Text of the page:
With the standard of review in mind, we turn to Maynard’s objections on appeal. He makes one central claim: he was not competent to waive his right to an attorney or to stand trial. From this central proposition, he argues that the Oklahoma courts (1) applied the wrong legal standard in determining competency; (2) erroneously concluded sufficient evidence existed to support the jury findings of competency; (3) improperly allowed a retrospective hearing eight years after the trial to determine competency; and (4) wrongfully allowed him to waive his right to counsel.
Our review is fifteen years after a jury concluded Maynard to be competent, and six years after a second jury found him competent in a retrospective hearing. We are troubled by this time table as well as much of the evidence introduced in the proceedings below. But as we discussed above, the standard is not our subjective reaction to the evidence. We are required to look at the state court decisions through the lens of AEDPA.
Based on that review, we conclude that the district court did not err in denying Maynard’s petition for relief.
1. Jury Instructions
Maynard argues that he was incompetent throughout the proceedings in Osage County and that the jury determinations of competency were based on the wrong standard. Prior to trial, two juries—one in Delaware County in 1989, the other in Osage County in 1990—concluded that Maynard was competent. The Osage County determination led to Maynard’s trial in the underlying case at issue in this habeas petition. On direct appeal of Maynard’s 1991 trial, however, the OCCA concluded the trial court had applied the wrong burden of proof in the competency determination. Instead of applying a preponderance of the evidence standard, the jury was instructed to find lack of competency by clear and convincing evidence, a standard the Supreme Court rejected in Cooper v. Oklahoma, 517 U.S. 348 (1996). The OCCA therefore remanded Maynard’s case back to the trial court for two reasons: (1) to determine if a retrospective hearing was possible to assess competence under the correct legal standard, and (2) to conduct a retrospective hearing if it were possible. A second jury in 1999, concluding the hearing was feasible, found Maynard was competent at the time of his trial in 1991 under the preponderance of the evidence standard.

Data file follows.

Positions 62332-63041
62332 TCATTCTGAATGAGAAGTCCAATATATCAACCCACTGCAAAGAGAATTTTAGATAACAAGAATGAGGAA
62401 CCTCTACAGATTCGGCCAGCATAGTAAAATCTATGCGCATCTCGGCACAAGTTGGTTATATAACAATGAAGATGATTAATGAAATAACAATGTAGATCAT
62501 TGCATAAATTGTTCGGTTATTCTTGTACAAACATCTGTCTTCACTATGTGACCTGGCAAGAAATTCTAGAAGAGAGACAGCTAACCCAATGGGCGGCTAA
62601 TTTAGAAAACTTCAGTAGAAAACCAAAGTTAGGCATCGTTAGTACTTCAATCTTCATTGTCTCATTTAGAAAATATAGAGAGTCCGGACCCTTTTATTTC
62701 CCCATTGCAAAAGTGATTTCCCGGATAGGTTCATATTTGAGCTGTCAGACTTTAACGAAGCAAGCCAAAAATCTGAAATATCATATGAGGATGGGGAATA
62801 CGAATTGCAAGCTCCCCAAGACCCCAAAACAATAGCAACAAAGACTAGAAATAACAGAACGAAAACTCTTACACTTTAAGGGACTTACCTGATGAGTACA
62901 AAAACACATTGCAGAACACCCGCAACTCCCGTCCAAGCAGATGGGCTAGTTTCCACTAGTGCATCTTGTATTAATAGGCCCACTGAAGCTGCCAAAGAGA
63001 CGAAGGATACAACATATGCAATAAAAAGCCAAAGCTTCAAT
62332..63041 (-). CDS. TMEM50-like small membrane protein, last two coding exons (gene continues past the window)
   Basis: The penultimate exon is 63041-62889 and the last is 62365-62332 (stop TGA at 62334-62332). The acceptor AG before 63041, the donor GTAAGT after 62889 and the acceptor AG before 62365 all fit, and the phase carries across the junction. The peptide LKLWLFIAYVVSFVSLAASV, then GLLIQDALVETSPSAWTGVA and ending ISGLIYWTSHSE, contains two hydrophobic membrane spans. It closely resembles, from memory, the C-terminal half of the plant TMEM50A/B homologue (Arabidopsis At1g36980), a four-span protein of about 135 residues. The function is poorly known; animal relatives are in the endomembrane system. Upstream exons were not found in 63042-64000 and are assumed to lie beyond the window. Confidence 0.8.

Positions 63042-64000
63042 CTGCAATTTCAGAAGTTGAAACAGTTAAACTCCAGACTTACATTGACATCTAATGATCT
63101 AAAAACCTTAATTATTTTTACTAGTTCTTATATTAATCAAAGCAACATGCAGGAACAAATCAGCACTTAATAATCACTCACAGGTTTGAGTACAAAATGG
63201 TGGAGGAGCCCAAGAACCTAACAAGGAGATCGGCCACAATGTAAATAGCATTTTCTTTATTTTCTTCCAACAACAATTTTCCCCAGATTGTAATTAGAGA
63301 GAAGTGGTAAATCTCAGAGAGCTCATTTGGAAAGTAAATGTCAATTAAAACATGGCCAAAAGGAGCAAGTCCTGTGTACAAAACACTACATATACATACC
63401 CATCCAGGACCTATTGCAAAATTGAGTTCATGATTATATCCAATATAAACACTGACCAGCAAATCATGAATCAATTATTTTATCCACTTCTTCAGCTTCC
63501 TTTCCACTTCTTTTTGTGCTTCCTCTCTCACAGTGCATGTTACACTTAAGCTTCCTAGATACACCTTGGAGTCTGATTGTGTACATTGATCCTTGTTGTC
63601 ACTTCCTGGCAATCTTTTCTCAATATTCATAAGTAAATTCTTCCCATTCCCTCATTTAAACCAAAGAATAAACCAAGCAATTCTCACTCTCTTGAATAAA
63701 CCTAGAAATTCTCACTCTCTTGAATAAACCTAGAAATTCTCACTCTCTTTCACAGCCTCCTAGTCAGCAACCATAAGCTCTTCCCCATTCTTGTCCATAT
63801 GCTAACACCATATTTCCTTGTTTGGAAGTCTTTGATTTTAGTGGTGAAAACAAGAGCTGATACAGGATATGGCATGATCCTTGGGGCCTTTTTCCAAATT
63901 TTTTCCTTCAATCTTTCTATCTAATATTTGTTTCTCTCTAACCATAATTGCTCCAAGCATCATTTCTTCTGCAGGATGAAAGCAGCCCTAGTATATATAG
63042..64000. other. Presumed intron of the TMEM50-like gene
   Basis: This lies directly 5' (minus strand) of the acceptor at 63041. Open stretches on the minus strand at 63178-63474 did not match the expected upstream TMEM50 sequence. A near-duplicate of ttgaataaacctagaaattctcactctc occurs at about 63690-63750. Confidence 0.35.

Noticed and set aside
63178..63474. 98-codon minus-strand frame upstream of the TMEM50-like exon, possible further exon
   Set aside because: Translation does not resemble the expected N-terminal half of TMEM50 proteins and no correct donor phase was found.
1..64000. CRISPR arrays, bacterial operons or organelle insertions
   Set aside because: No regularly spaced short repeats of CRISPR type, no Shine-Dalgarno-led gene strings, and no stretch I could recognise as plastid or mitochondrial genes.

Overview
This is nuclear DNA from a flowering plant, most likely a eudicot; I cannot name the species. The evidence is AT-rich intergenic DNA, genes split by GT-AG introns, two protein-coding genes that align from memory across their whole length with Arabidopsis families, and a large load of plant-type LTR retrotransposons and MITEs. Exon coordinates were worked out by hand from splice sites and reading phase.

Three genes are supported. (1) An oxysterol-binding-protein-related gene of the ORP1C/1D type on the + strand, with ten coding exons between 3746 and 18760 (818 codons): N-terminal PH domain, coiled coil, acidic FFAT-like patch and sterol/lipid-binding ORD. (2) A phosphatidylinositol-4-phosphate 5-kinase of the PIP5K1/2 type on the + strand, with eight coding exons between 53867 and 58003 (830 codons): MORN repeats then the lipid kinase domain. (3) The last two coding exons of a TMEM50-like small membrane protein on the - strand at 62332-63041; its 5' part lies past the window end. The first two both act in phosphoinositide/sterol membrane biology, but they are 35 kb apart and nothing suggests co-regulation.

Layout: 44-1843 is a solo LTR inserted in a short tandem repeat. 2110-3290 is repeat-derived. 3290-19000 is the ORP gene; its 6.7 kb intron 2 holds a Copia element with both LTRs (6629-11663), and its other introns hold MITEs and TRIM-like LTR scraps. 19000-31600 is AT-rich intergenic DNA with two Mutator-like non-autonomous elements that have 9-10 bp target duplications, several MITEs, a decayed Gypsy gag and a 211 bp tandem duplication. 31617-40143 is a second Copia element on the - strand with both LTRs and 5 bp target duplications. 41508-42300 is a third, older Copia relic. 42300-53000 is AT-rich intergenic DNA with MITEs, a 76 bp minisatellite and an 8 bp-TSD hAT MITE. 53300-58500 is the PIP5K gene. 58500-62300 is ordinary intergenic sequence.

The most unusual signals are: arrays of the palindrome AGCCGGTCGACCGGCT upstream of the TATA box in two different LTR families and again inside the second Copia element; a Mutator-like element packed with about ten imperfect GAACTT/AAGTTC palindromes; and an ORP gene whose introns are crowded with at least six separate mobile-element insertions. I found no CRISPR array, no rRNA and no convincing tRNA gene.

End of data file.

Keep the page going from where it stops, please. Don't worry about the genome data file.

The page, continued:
“A criminal defendant [cannot] be tried unless he is competent.” Godinez v. Moran, 509 U.S. 389, 396 (1993). The Supreme Court has held that the standard both for competence to stand trial and to waive counsel is the same: “whether the defendant has sufficient present ability to consult with his lawyer with a reasonable degree of rational understanding and has a rational as well as factual understanding of the proceedings against him.” Id. (citing Dusky v. United States, 362 U.S. 402 (1960)) (internal quotations omitted). The key is whether the defendant has a rational and factual understanding of the proceedings. Id.
The instructions given to the jury provided:
It is necessary that you understand what certain terms used in these instructions mean in the law. The following definitions apply here:
1. “competent” or “competency” means the ability of a person arrested for or charged with a crime to understand the nature of the charges and proceedings brought against him and to effectively and rationally assist in his defense.
2. “Incompetent” or “incompetency” means the inability of a person arrested for or charged with a crime to under stand the nature of the charges and proceedings brought against him and to effectively and rationally assist in his defense.
State Court Records, Original Record, Vol. II, 155.
The district court found that the instruction satisfies Godinez and Dusky. We agree. The concept of rationality is presented squarely in the instruction. To satisfy the instruction, the jury would have to find that the defendant understood the nature of the charges against him and was able to effectively and rationally assist counsel. To do both would obviously meet Dusky’s requirement that the defendant have a rational and factual understanding of the proceedings. Id. The omission of the word “factual” in the instruction, as suggested by Maynard, detracts little from the overall thrust of the instruction. Oklahoma courts have repeatedly concluded this instruction meets the Dusky standard. See Gilbert v. State, 951 P.2d 98 (Okla. Crim. App. 1997); Valdez v. State, 900 P.2d 363 (Okla. Crim. App. 1995); Perry v. State, 893 P.2d 521 (Okla. Crim. App. 1995); Lambert v. State, 888 P.2d 494, 498 (Okla. Crim. App. 1994).
Accordingly, we agree with the district court that Maynard is not entitled to relief on this ground.
2. Sufficiency of Evidence
Maynard also challenges the sufficiency of the evidence in support of the jury’s finding of competence. He argues that the jury improperly rejected expert testimony of incompetence and wrongfully credited the testimony of lay witnesses. The district court found the evidence adequate to support the jury’s determination and that the jury’s conclusions were entitled to a presumption of correctness under 28 U.S.C. § 2254(e).
Sufficiency of the evidence is a mixed question of law and fact. We ask whether the facts are correct and whether the law was properly applied to the facts, which is why we apply both 28 U.S.C. § 2254(d)(1) and (d)(2) when reviewing sufficiency of the evidence on habeas. See Hamilton v. Mullin, 436 F.3d 1181, 1194 (10th Cir. 2006); see also Hale v. Gibson, 227 F.3d 1298, 1335 n.17 (10th Cir. 2000) (noting precedent has investigated sufficiency of the evidence both as a legal question and as a factual question). We are required to defer to any determination of factual issue by the state court due to the presumption of correctness afforded by § 2254(e). Fields v. Gibson, 277 F.3d 1203, 1221 (10th Cir. 2002). In applying this requirement, we have found that the presumption can only be overcome by “clear and convincing” evidence that the defendant was incompetent at the time of trial. Bryan v. Gibson, 276 F.3d 1163 (10th Cir. 2001). We agree with the district court that Maynard has not overcome this presumption.